ESG – Governance: The U.S. has an ESG Relevance Score (RS) of ‘5’ for Political Stability and Rights and ‘5[+]’ for the Rule of Law, Institutional and Regulatory Quality and Control of Corruption. Theses scores reflect the high weight that the World Bank Governance Indicators (WBGI) have in Fitch’s proprietary Sovereign Rating Model. The U.S. has a high WBGI ranking at 79, reflecting its well-established rights for participation in the political process, strong institutional capacity, effective rule of law and a low level of corruption.

RATING SENSITIVITIES
Factors that Could, Individually or Collectively, Lead to Negative Rating Action/Downgrade
–Public Finances: A marked increase in general government debt, for example due to a failure to address medium-term public spending and revenue challenges;

–Macroeconomic policy, performance and prospects: A decline in the coherence and credibility of policymaking that undermines the reserve currency status of the U.S. dollar, thus diminishing the government’s financing flexibility.

Factors that Could, Individually or Collectively, Lead to Positive Rating Action/Upgrade
–Public Finances: Implementation of a fiscal adjustment to address rising mandatory spending or to fund such spending with additional revenues, resulting in a medium-term decline in the general government debt-to-GDP ratio;

–Structural: A sustained reversal of the trend deterioration in governance.

SOVEREIGN RATING MODEL (SRM) AND QUALITATIVE OVERLAY (QO)
Fitch’s proprietary SRM assigns the United States a score equivalent to a rating of ‘AA+’ on the Long-Term Foreign-Currency IDR scale.

Fitch’s sovereign rating committee did not adjust the output from the SRM to arrive at the final Long-Term Foreign-Currency IDR.

Macro: Fitch removed the + 1 notch to reflect the deterioration of the GDP volatility variable and sharp spike in inflation following the pandemic and its aftermath. The economic volatility and inflation impacts on the SRM have begun to revert towards historical levels and no longer warrant a positive QO notch.

Fitch’s SRM is the agency’s proprietary multiple regression rating model that employs 18 variables based on three-year centered averages, including one year of forecasts, to produce a score equivalent to a Long-Term Foreign-Currency IDR. Fitch’s QO is a forward-looking qualitative framework designed to allow for adjustment to the SRM output to assign the final rating, reflecting factors within its criteria that are not fully quantifiable and/or not fully reflected in the SRM.

COUNTRY CEILING
The Country Ceiling for the United States is ‘AAA’, 1 notch above the Long-Term Foreign-Currency IDR and at the upper limit of the rating scale. Fitch views as de minimis the risk of exchange and capital controls being imposed that would prevent or significantly impede the private sector from converting local currency into foreign currency and transferring the proceeds to non-resident creditors to service debt payments. Fitch’s Country Ceiling Model produced a starting point uplift of +1 notches above the IDR and Fitch’s rating committee did not apply a qualitative adjustment to the model result.

BEST/WORST CASE RATING SCENARIO
International scale credit ratings of Sovereigns, Public Finance and Infrastructure issuers have a best-case rating upgrade scenario (defined as the 99th percentile of rating transitions, measured in a positive direction) of three notches over a three-year rating horizon; and a worst-case rating downgrade scenario (defined as the 99th percentile of rating transitions, measured in a negative direction) of three notches over three years. The complete span of best- and worst-case scenario credit ratings for all rating categories ranges from ‘AAA’ to ‘D’. Best- and worst-case scenario credit ratings are based on historical performance. For more information about the methodology used to determine sector-specific best- and worst-case scenario credit ratings, visit https://www.fitchratings.com/site/re/10111579.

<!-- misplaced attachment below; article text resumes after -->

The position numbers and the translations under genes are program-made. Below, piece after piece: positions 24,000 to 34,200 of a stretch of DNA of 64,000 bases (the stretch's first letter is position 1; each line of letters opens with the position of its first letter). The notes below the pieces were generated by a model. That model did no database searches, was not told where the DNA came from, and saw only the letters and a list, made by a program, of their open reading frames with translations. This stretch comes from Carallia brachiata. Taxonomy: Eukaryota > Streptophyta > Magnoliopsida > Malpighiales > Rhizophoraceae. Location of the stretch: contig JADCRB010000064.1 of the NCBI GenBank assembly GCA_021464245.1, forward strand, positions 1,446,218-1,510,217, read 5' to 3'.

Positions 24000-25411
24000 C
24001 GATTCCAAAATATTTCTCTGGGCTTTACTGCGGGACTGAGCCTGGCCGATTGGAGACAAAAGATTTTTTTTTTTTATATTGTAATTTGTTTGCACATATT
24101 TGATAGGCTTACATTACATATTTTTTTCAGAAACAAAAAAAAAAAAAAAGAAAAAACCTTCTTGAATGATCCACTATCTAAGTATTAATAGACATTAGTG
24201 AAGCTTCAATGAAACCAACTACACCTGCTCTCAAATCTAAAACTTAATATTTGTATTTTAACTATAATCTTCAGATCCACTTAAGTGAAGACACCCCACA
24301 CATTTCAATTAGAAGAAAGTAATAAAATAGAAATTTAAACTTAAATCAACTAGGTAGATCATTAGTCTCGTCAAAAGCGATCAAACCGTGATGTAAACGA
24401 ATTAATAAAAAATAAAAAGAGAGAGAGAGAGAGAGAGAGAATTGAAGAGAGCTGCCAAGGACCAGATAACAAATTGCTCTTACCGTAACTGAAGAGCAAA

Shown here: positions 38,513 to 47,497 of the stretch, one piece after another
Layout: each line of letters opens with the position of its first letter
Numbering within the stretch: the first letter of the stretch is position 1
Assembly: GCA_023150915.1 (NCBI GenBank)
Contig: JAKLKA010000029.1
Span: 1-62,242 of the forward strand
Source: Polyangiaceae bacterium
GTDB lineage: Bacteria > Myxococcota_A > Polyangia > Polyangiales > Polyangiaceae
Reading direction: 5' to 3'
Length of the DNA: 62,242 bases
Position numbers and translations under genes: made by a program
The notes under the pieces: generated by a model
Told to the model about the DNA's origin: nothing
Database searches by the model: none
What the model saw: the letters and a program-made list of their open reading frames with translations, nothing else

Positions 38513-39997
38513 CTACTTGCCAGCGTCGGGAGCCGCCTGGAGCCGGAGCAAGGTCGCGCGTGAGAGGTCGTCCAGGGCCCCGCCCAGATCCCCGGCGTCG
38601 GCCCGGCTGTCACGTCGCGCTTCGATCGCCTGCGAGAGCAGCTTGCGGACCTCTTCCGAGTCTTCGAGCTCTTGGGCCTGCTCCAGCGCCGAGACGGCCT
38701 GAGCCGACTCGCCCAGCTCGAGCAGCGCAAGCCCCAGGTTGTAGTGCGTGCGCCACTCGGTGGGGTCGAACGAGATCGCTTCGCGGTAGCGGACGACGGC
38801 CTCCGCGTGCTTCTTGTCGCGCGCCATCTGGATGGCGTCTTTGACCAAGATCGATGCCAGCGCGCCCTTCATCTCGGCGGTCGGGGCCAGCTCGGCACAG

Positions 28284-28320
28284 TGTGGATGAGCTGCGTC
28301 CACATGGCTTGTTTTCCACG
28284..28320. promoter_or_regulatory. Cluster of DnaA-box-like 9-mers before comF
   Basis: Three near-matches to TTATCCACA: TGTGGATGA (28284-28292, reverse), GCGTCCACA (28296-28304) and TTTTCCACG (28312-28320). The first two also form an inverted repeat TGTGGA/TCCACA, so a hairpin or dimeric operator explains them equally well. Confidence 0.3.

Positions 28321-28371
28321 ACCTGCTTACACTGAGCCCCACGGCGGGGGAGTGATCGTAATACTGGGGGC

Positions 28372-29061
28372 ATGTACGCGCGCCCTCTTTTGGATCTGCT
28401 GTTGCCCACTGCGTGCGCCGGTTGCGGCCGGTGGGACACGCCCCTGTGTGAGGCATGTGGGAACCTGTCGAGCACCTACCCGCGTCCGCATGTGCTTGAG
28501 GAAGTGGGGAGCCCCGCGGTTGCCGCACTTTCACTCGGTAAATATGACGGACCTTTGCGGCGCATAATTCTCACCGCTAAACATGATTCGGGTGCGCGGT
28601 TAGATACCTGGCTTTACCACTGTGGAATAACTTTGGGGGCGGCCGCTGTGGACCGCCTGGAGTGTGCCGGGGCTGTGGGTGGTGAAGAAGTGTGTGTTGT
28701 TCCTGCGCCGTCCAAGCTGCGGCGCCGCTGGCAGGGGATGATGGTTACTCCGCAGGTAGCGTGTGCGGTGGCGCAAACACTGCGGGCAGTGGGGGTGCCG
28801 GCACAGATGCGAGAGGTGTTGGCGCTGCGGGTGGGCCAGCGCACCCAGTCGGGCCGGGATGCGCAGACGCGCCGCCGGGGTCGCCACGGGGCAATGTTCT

REFERENCES FOR SUBSTANTIALLY MATERIAL SOURCE CITED AS KEY DRIVER OF RATING
The principal sources of information used in the analysis are described in the Applicable Criteria.

ESG CONSIDERATIONS
The U.S. has an ESG Relevance Score of ‘5’ for Political Stability and Rights as World Bank Governance Indicators have the highest weight in Fitch’s SRM and are therefore highly relevant to the rating and a key rating driver with a high weight. As the U.S. has a percentile rank below 50 for the respective Governance Indicator, this has a negative impact on the credit profile.

The U.S. has an ESG Relevance Score of ‘5[+]’ for Rule of Law, Institutional & Regulatory Quality and Control of Corruption as World Bank Governance Indicators have the highest weight in Fitch’s SRM and are therefore highly relevant to the rating and are a key rating driver with a high weight. As the U.S. has a percentile rank above 50 for the respective Governance Indicators, this has a positive impact on the credit profile.

The U.S. has an ESG Relevance Score of ‘4[+]’for Human Rights and Political Freedoms as the Voice and Accountability pillar of the World Bank Governance Indicators is relevant to the rating and a rating driver. As the U.S. has a percentile rank above 50 for the respective Governance Indicator, this has a positive impact on the credit profile.

The U.S. has an ESG Relevance Score of ‘4[+]’ for Creditor Rights as willingness to service and repay debt is relevant to the rating and is a rating driver for the U.S., as for all sovereigns. As the U.S. has track record of 20+ years without a restructuring of public debt and captured in our SRM variable, this has a positive impact on the credit profile.

Except for the matters discussed above, the highest level of ESG credit relevance, if present, is a score of ‘3’. This means ESG issues are credit-neutral or have only a minimal credit impact on the entity, either due to their nature or to the way in which they are being managed by the entity. For more information on Fitch’s ESG Relevance Scores, visit www.fitchratings.com/esg.

Source: Fitch